Page:Popular Science Monthly Volume 91.djvu/656

This page needs to be proofread.


640

��This is placed over the tripod top, locating place G on the screw-plate of the tripod. The corner of the cloth H is fastened at D; then the cover is carried around the frame, folding where necessary. It is then trim- med on the lines /, J and K. The trim- ming should not be done until it is in position on the frame and pinned. After shaping it in this manner the pins will hold it so that the cover may be removed for sewing. When complete it can be dropped oyer the frame and fastened to the base pieces with thumb tacks.

��Popular Science Monthly

Making a Miter Box for Cutting Trestle Legs

IN doing some odd jobs one day I found that it was necessary to have a trestle, and as there was none at hand I collected

r>

Wail-

���Steam

��A Siphon Made Out of Gas Pipe and Fittings

A SIPHON is very frequently needed for many purposes about a manu- facturing plant. The illustration shows how a very practical siphon can be con- structed from pipe fittings, and which will work very satisfactorily under I intake almost any circumstances. A A>* i-in. tee is used for the body,

the vertical openings being respectively in- take and de- livery. In the horizontal open- ing is placed a 34 to I -in. re- ducing bushing. A 34 by 4-in. nipple is threaded for about 3 in. of its length and started into the bushing.

When a few threads have passed the inner side of the reducing bushing, a 34 in. street el is caught on the end of the nipple and is of course turned on as the nipple enters the bush. As a result the nipple will be tight in the street el when the lower or nozzle end of it is at about the center of the tee. The hexagonal upper portion is cut from a 34 to %-'m. reducing bushing, leaving a nut, which is run up on the 4-in. nipple before entering it; but it is after- wards tightened against the 34 to i-in. reducing bush, affording a very practical lock for the nozzle. When the steam is turned into the 34" m - connection, the de- vice will afford a very practical and satis- factory siphon for all common lifting purposes generally arising around the shop or plant. Even if the required fittings had to be purchased they would cost very little.— F. W. Bentley.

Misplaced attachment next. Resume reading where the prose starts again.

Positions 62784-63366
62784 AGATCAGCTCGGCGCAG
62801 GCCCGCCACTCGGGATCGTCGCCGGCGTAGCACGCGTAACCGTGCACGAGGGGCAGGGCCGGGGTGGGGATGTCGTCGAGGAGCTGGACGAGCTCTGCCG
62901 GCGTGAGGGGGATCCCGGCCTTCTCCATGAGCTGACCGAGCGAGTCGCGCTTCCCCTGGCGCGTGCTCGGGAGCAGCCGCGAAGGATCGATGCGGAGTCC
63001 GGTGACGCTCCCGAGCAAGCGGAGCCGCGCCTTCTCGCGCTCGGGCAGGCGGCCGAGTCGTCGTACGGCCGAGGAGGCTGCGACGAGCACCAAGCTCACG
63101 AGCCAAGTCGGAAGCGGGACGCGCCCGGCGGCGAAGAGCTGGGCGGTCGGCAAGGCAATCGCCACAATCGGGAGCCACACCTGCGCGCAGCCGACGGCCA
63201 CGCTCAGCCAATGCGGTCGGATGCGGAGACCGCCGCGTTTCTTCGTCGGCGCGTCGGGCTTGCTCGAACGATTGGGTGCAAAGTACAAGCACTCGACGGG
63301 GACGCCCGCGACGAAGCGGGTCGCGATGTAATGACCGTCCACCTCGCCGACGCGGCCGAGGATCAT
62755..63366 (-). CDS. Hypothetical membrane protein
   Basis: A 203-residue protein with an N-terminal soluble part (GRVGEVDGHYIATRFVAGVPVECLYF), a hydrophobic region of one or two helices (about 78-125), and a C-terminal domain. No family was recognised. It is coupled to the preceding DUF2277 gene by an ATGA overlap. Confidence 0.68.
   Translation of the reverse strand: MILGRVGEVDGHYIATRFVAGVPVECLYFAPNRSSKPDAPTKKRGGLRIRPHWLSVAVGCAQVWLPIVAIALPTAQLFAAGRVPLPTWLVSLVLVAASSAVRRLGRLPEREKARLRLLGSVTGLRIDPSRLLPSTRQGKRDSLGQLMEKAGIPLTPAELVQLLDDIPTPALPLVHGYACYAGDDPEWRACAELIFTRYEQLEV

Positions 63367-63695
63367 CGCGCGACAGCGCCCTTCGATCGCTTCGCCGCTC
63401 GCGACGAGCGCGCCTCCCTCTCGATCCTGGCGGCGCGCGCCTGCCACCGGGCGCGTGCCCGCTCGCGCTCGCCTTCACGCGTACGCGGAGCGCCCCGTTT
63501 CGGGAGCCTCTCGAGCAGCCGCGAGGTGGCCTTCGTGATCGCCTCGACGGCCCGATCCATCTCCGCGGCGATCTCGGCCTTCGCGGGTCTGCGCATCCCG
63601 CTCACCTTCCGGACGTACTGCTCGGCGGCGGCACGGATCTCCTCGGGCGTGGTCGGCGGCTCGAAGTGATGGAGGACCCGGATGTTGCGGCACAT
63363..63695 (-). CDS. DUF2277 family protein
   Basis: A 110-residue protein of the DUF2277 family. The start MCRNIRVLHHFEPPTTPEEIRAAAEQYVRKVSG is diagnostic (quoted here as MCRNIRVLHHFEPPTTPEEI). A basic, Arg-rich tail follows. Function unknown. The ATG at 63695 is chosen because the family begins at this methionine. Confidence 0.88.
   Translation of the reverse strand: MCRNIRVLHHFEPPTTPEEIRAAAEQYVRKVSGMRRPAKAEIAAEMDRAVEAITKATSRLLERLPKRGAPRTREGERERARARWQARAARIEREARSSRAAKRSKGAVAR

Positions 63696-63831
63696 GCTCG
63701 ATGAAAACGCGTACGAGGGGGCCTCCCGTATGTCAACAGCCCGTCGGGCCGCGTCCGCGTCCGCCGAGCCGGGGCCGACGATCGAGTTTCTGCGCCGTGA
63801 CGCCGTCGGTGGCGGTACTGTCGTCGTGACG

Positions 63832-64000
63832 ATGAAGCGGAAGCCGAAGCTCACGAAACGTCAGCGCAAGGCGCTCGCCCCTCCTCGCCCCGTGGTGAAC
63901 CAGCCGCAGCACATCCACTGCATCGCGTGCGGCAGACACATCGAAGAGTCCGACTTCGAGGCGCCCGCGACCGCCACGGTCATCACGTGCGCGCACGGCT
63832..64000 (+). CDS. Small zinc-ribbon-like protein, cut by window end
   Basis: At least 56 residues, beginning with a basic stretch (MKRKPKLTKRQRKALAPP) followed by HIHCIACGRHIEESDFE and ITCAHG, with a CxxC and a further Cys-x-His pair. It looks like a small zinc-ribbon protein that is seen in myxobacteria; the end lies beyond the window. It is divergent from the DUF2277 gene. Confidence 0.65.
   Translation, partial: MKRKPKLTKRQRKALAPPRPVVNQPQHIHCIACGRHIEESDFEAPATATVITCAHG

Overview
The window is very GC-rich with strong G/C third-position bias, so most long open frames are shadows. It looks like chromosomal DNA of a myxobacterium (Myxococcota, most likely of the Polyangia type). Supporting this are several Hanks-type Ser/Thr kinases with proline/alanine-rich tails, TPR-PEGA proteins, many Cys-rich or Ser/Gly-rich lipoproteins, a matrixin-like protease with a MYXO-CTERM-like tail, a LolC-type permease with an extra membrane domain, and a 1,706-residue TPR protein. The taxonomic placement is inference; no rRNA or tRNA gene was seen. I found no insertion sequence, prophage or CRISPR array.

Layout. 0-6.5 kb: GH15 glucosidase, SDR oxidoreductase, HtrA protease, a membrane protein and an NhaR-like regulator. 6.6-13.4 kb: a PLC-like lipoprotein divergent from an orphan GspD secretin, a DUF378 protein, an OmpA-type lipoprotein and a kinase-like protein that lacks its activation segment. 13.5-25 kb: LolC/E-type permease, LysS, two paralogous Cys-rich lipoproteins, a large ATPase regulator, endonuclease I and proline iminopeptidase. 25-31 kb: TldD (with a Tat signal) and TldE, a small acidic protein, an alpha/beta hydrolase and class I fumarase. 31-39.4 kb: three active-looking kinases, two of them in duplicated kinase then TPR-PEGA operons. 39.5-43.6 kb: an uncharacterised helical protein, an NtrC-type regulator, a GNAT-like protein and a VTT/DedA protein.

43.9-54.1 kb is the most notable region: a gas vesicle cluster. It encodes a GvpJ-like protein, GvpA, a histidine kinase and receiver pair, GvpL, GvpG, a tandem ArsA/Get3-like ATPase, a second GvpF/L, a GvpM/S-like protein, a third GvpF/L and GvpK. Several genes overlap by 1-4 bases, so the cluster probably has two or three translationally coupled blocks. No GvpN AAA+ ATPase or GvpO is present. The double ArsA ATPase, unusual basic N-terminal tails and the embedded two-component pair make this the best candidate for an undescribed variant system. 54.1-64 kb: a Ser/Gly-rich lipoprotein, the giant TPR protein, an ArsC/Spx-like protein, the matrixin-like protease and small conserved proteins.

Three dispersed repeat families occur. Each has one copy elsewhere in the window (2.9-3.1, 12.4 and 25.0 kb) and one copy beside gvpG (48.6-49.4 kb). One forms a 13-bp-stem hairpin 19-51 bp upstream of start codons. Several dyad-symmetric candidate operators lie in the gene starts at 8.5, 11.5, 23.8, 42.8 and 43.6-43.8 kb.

��'/4 Street L. Delivery

A siphon made of pipe and fittings

���A piece of wood with gage sticks set in a vise to cut the miter on trestle legs

the material for making one. Then to cut the miters for the legs became a problem. I did not care to lay out each leg separately to cut the right miter. After making some calculations an emergency miter box was made as illustrated. It consisted of a piece A, of the same stock used for the legs, and three pieces B, C and D, nailed to the sides in such positions as to make the proper angle for the miter. A nail placed in the piece D, as shown, served as a stop. — James M. Kane.

��Replacing Tongue in a Fancy Brass Hook

A SET of four fancy brass snap hooks was given to me for repairs and on account of being unable to find a duplicate I replaced the Clock vspri n<j broken hinged

member with a piece of flat clock-spring as shown. It was soldered in place instead of being riv- eted. The original tight- ening spring was left in place to straighten the clock-spring. A portion of the fiat spring was cut off to allow more freedom in opening. — James M. Kane.

���A flat clock spring re- placing a snap tongue

�� �